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U.S. health officials shorten COVID-19 isolation time


White House chief medical adviser Anthony Fauci and CDC Director Rochelle Walensky arrive to participate in a COVID-19 briefing on Monday. Associate Press/Photo by Carolyn Kaster

U.S. health officials shorten COVID-19 isolation time

The Centers for Disease Control and Prevention now says if you test positive for COVID-19, you no longer need to isolate for 10 days—five will do just fine. The federal health agency similarly shortened the time that close contacts of a COVID-19 case need to quarantine. Health officials say the shortened time frame aligns with evidence that people with the coronavirus are most infectious in the two days before and three days after symptoms develop. Last week, the agency shortened from 10 days to seven the isolation time that healthcare workers who test positive must stay home, provided they test negative and have no symptoms before returning to work. And at facilities with staffing shortages, the isolation period could be five days or even fewer.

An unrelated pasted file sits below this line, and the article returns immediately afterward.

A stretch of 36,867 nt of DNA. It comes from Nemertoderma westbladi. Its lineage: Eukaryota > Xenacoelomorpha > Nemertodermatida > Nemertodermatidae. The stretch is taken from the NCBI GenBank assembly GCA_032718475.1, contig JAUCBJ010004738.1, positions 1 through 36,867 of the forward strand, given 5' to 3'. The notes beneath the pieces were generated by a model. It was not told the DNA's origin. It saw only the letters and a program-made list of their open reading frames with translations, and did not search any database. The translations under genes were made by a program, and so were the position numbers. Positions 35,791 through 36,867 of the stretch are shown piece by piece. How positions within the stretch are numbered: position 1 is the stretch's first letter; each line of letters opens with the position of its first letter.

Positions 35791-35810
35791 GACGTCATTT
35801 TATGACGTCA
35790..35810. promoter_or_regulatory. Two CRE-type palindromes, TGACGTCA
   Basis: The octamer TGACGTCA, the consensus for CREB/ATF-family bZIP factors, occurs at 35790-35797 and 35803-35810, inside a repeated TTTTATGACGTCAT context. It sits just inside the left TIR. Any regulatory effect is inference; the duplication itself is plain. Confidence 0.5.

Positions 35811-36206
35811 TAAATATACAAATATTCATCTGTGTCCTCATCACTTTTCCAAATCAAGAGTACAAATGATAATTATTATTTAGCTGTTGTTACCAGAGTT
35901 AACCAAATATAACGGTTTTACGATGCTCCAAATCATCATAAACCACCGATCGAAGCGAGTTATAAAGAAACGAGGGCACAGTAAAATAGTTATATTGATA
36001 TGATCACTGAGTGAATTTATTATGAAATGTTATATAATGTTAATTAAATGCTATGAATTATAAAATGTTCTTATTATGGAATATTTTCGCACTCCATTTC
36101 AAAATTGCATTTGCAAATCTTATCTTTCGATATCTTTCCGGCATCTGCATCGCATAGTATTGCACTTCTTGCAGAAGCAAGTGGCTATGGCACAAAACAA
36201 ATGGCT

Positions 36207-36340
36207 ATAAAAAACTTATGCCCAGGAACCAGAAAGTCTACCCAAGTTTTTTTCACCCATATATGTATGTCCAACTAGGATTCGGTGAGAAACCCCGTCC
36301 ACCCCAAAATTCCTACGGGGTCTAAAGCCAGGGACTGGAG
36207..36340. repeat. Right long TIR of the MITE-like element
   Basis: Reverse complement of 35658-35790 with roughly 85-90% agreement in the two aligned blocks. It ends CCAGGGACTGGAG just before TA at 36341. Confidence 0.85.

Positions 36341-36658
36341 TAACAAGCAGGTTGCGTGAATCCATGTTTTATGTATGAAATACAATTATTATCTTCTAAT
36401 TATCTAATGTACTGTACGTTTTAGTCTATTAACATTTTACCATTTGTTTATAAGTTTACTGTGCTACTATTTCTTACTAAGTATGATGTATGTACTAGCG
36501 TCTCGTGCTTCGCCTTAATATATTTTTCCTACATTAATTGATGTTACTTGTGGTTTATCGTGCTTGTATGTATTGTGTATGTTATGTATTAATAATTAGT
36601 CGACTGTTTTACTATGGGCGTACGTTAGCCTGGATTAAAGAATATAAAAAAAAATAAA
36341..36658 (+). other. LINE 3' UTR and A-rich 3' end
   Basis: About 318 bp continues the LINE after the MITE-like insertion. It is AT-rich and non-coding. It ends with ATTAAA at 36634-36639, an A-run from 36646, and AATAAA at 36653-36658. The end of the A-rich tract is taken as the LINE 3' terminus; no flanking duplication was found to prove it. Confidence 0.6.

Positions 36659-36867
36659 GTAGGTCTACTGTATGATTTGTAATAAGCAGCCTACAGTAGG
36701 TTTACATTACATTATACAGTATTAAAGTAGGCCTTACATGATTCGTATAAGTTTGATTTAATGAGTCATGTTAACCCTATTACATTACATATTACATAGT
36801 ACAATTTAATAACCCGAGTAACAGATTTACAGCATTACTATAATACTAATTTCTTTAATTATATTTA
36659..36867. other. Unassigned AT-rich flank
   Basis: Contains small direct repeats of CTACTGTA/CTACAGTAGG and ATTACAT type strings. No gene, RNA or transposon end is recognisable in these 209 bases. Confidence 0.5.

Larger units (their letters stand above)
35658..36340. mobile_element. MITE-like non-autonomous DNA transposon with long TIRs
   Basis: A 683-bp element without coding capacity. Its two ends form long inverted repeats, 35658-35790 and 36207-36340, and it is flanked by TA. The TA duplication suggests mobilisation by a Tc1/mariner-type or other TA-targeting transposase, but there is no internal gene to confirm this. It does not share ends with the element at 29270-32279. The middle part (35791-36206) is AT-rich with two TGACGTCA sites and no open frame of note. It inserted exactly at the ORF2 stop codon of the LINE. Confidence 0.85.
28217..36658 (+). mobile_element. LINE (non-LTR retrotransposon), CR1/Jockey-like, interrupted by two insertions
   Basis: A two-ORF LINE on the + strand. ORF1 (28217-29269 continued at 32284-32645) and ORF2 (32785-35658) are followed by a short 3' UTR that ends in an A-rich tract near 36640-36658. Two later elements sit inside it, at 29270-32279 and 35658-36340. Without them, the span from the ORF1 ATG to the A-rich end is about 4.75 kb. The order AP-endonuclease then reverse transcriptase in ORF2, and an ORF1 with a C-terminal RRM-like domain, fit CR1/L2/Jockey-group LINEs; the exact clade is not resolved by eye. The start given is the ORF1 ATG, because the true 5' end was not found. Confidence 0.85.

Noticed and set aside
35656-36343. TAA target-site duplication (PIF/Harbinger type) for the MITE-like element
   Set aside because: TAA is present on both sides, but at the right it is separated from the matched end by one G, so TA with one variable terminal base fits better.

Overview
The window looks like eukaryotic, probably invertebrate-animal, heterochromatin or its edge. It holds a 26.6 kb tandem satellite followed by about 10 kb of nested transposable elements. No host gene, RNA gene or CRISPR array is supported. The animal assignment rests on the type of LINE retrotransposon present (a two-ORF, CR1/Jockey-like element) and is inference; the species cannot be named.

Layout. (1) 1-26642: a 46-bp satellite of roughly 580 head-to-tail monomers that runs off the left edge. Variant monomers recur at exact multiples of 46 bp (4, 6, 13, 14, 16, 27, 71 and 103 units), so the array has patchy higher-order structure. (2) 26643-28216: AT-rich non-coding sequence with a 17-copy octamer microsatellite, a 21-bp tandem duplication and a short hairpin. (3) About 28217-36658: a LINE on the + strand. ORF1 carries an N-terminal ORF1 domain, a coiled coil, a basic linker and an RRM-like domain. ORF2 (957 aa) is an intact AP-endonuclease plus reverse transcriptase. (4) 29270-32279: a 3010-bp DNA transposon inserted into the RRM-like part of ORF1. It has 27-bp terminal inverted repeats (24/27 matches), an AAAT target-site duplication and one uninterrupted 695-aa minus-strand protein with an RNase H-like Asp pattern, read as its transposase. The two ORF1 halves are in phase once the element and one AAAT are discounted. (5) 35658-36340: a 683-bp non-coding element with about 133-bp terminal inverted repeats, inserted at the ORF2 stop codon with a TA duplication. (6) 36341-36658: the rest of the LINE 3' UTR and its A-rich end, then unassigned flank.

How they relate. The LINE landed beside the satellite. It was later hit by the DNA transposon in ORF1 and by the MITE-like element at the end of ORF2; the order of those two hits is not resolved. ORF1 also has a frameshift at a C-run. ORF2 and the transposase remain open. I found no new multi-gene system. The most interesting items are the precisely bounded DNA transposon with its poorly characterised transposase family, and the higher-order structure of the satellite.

What prompted the new guidance? CDC Director Rochelle Walensky said the country is about to see a surge of omicron cases, although many will be mild or asymptomatic. Long isolation requirements could cripple the ability of hospitals, airlines, and other businesses to function, and Walensky said on Monday that officials want to make sure “we can safely continue to keep society functioning while following the science.” According to tracking service FlightAware, airlines have canceled 4,000 U.S. flights since Friday amid an ongoing spike in COVID-19 cases.

Dig deeper: Read Carolina Lumetta’s report in The Sift about President Joe Biden’s plan to provide 500 million free rapid COVID-19 tests to Americans.


Kent Covington

Kent is a reporter and news anchor for WORLD Radio. He spent nearly two decades in Christian and news/talk radio before joining WORLD in 2012. He resides in Atlanta, Ga.

@kentcovington

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